I am not a legendary drummer, but I did play in a legendary band, so that's why I included this piece that I wrote about that legendary band in this Legendary Drummers category. Legendary!
Originally published March 2013. This is the liner notes I wrote for our album All Fired Up which was released march 2013. They were not used because there were no liner notes, though the first sentence was used in one of our press releases.
There is no manual for a 45 year old rock band. This band is not in it for the fame or money anymore. Poco is in it for the music and to tickle peoples’ ears and hearts. They are writing that manual. There are very few bands from the sixties who are still actively recording new original material and developing new listeners. Most bands from that era are content to tour the oldies circuit playing festivals and clubs, with one or two original members who hire young subs to replicate the missing members’ parts on their hit records. Poco has managed to keep from becoming their own “cover band” as they reach the midway point of their fifth decade. They do it by being musicians who feed their addiction to constantly creating - “We play because we must!” to quote jazz drummer Tony Williams. Of course they play the hit songs in concert, but with new arrangements, new grooves, different instrumentation, and without trying to sound exactly like the original recordings. The songs are strong enough to withstand these treatments. Poco’s fan base is diverse and extremely loyal, even though they disagree vehemently about which era of Poco defined the band. It seems that the group’s uncanny ability to elude being defined and pigeonholed is what has kept Poco relevant.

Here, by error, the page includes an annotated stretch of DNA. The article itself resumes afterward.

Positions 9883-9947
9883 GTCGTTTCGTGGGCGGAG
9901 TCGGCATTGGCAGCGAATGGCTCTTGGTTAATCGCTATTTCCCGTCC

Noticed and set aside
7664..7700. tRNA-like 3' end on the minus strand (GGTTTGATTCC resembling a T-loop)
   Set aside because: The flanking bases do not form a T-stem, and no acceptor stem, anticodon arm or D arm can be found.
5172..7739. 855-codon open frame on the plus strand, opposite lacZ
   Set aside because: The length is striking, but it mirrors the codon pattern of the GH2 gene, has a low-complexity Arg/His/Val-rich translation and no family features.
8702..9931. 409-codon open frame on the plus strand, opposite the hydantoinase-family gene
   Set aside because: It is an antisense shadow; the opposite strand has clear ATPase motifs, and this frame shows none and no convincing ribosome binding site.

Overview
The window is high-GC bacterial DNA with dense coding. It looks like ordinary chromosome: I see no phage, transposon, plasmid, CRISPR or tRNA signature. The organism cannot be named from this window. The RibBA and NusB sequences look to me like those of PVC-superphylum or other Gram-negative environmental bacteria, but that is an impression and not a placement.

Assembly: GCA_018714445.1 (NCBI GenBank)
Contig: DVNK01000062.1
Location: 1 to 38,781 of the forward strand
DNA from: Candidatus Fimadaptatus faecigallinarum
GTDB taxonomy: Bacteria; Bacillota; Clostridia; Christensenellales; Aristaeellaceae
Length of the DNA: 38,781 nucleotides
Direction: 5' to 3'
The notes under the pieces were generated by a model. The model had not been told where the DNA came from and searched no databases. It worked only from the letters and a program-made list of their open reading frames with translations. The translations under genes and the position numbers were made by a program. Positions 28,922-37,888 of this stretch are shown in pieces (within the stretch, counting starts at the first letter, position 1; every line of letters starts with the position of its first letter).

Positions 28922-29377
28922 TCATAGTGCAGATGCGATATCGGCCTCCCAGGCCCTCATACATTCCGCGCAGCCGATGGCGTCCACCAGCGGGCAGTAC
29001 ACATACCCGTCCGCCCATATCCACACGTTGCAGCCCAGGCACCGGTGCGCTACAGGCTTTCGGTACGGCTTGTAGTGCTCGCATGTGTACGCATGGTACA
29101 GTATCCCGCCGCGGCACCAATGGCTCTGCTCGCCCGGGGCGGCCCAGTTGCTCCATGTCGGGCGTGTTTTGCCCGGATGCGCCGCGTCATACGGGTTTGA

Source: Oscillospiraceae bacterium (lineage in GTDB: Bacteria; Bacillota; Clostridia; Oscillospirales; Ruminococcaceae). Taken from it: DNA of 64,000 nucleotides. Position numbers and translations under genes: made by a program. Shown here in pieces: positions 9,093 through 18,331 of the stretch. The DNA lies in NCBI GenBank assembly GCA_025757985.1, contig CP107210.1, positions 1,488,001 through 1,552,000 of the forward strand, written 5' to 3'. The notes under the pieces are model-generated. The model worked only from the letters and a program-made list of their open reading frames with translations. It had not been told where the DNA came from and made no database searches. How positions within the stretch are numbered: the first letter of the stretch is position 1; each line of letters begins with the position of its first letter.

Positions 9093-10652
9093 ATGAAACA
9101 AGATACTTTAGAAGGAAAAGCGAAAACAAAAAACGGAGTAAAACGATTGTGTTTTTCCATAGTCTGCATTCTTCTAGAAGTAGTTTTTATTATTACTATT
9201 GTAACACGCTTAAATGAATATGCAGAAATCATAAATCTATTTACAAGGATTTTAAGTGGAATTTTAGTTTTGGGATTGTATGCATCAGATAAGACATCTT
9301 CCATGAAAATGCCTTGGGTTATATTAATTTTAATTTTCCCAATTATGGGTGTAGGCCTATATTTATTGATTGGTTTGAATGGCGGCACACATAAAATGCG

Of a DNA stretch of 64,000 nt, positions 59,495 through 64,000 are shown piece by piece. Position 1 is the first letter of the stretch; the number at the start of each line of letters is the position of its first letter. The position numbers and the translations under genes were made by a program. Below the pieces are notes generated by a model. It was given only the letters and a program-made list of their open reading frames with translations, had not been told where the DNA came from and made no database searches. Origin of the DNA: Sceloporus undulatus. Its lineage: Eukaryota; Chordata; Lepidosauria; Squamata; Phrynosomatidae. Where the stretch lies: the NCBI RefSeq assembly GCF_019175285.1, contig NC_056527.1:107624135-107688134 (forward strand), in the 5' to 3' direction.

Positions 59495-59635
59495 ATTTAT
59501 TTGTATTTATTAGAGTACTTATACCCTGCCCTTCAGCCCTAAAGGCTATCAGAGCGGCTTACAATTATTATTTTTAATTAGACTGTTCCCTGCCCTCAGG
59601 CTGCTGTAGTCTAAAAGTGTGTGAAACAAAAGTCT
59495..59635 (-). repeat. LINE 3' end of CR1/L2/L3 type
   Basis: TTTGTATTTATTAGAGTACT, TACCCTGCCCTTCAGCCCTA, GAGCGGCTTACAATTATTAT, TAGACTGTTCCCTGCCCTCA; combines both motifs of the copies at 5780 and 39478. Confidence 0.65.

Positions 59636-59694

This new album has all of the trademark Poco attributes; those beautiful high harmonies, memorable melodies, the innocence of heartfelt lyrics in well crafted songs that tell stories, evoke feelings, and paint mood pictures. It’s a deep melting pot of traditional country rock, delta blues, bluegrass, gospel, Dixieland, Americana, Beatles, pop and pure old balls to the wall rock and roll. This new album is a group effort – self produced and financed by the members of the band and their fans with no record company, no distribution deal, and no payola to Walmart or Starbucks.
Which Poco is this? There have been so many incarnations of Poco that it is hard for even ardent fans to keep it straight. The original 1968 band came about when Buffalo Springfield broke up. Neil Young and Stephen Stills joined David Crosby and Graham Nash to form supergroup CSN&Y, while singer Richie Furay and guitarist Jim Messina wanted to play a new music of their own, blending country and rock and roll, Buck Owens and the Beatles. Back then the object was to come up with something new, a different sound to catch peoples’ ears on the radio. This was the driving motivation of pop rock and roll at the time, to come up with something that sounded different and new and exciting. Multi instrumentalist Rusty Young was a steel guitarist from Denver who started playing when he was six years old. He had played (actually Stephen Stills’ steel) on Furay’s country song, Kind Woman, on the last Buffalo Springfield album and was part of the inspiration for Furay’s and Messina’s vision. Young brought in pals George Grantham on drums and Randy Meisner on bass to sing and play in the band. They practiced in Laurel Canyon and debuted at the Troubador. The music this original band created set the bar very high, not only for all the country rock bands that followed as the genre grew, but for themselves as well.